NetSpend, one of the nation’s largest providers of prepaid debit cards, will pay $53 million to resolve federal regulator’s accusations that it misled users about access to funds deposited to the cards.  [More]

Feds Shut Down “Risk-Free” Online Marketing Scheme Peddling Golf, Kitchen Products

Feds Shut Down “Risk-Free” Online Marketing Scheme Peddling Golf, Kitchen Products

As we’ve mentioned before, many companies try to lure consumers into purchasing products — be it skincare treatments or weight-loss supplements — by plastering offers for “free” or “risk-free” trails on advertisements. But as federal regulators reminded us once again, these deals often aren’t free, and don’t come without risk[More]

Adam Reker

Spammers Must Pay $500K After Using Hacked Emails To Push Diet Pills

Last summer, federal regulators charged the operators of an alleged spam scam of hijacking hacked email accounts to spread the word about a slew of unproven weight-loss products. Now, the three affiliate marketers have agreed to pay $500,000 to put the case behind them. [More]

Xavier J. Peg

Watch Out For Department Of Health And Human Services Impostors On The Phone

Health care and the government are in the news lately, but they shouldn’t be on your phone. If someone calls you up and asks for personal information, don’t give it to them, even if the caller ID says “HHS Tips” or “Federal Government,” or the call appears to be coming from the 202 area code in Washington, DC. The people making these calls are impersonating the government. [More]

frankieleon

4 Scams You Should Always Be Aware Of

In honor of National Consumer Protection Week — don’t worry; we forgot to get you a gift too — we wanted to take a few moments to remind everyone of some of the most common scams so that they can do their best to avoid them. [More]

Watch Out: That “Free” Trial Of Wrinkle Cream Could Cost You Big Bucks

Watch Out: That “Free” Trial Of Wrinkle Cream Could Cost You Big Bucks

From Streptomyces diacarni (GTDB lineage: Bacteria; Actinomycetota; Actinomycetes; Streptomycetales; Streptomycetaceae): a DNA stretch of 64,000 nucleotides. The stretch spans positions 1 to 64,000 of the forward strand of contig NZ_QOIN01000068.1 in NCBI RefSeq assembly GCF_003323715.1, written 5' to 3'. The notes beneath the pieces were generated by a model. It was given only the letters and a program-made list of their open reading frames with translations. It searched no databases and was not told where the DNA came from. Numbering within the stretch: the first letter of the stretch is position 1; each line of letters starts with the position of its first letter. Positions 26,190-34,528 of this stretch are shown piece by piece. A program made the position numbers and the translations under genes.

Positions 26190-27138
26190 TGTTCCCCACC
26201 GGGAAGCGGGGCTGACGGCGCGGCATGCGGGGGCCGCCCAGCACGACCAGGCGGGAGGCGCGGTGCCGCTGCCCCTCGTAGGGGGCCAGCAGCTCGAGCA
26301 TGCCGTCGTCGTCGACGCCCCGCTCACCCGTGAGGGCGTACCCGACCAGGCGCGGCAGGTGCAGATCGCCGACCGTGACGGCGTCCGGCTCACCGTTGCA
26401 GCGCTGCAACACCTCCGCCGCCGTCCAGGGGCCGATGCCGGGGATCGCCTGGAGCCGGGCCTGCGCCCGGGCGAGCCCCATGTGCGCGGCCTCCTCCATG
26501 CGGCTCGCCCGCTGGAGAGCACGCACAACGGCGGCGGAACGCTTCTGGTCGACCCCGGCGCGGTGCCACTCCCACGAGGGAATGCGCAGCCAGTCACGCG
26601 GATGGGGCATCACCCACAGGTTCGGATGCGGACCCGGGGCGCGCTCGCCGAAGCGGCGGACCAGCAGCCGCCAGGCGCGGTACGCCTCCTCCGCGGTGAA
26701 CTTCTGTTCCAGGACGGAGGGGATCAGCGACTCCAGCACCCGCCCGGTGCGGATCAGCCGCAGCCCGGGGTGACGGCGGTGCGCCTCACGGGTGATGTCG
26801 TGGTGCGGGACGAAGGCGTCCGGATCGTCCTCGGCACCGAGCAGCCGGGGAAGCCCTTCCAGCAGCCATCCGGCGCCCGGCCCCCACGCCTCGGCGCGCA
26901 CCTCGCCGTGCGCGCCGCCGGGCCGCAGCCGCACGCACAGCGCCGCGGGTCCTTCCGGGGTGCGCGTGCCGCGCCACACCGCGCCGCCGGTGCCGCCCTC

It’s always good to keep in mind that if something seems too good to be true, it probably is. Like an empty subway car on a hot summer day, or the email telling you you’ve just inherited millions from a dead Nigerian king. Or an offer for a “free” trial of beauty cream that ends up actually costing you hundreds of dollars. [More]

Blogtrepreneur

FCC Officially Blocks Part Of ISP Privacy Rule From Taking Effect

As it was foretold, so it has come to pass: The Federal Communications Commission, under the direction of its new Chairman Ajit Pai, has taken action to block a portion of its own new privacy rule for internet service providers. [More]

Chris Blakeley

FCC Chair Faces Blowback Over Decision To Undo ISP Privacy Rule

Last week, FCC Chair Ajit Pai declared that he would halt the Commission’s new privacy rule before it kicks in on March 2. That last-minute decision is now under fire from within the FCC and beyond. [More]

We Dissected This Fake News Site Linking Denzel, Stephen Hawking To Brain-Boosting Pills

We Dissected This Fake News Site Linking Denzel, Stephen Hawking To Brain-Boosting Pills

For years, marketers of sketchy dietary supplements have cooked up fake news websites and used bogus “reporters” to push their product online. But we stumbled on one site that quadruples down on the fiction, attributing utterly made-up endorsements to bona fide stars of stage, screen, sports, and science. [More]

Eric Norris

Feds Investigate Auto Lender For Its Use Of GPS Device To Remotely Disable Cars

Once upon a time, if you fell behind on your car loan, the repo guy came out in the middle of the night and took your collateral-on-wheels back. These days, there are small GPS devices that can remotely disable the ignition until the borrower pays up. However, one auto lender is currently facing a federal investigation for its use of this technology. [More]

Ann Fisher

FTC Investigation Finds 23% Of Funeral Homes Don’t Provide Price Lists

The Federal Trade Commission’s Funeral Rule is a bit of consumer protection that one doesn’t think about much unless until shopping for funeral services. Fortunately, the FTC sends undercover investigators out across the country to check whether individual funeral homes are treating customers in a way that complies with the rule. [More]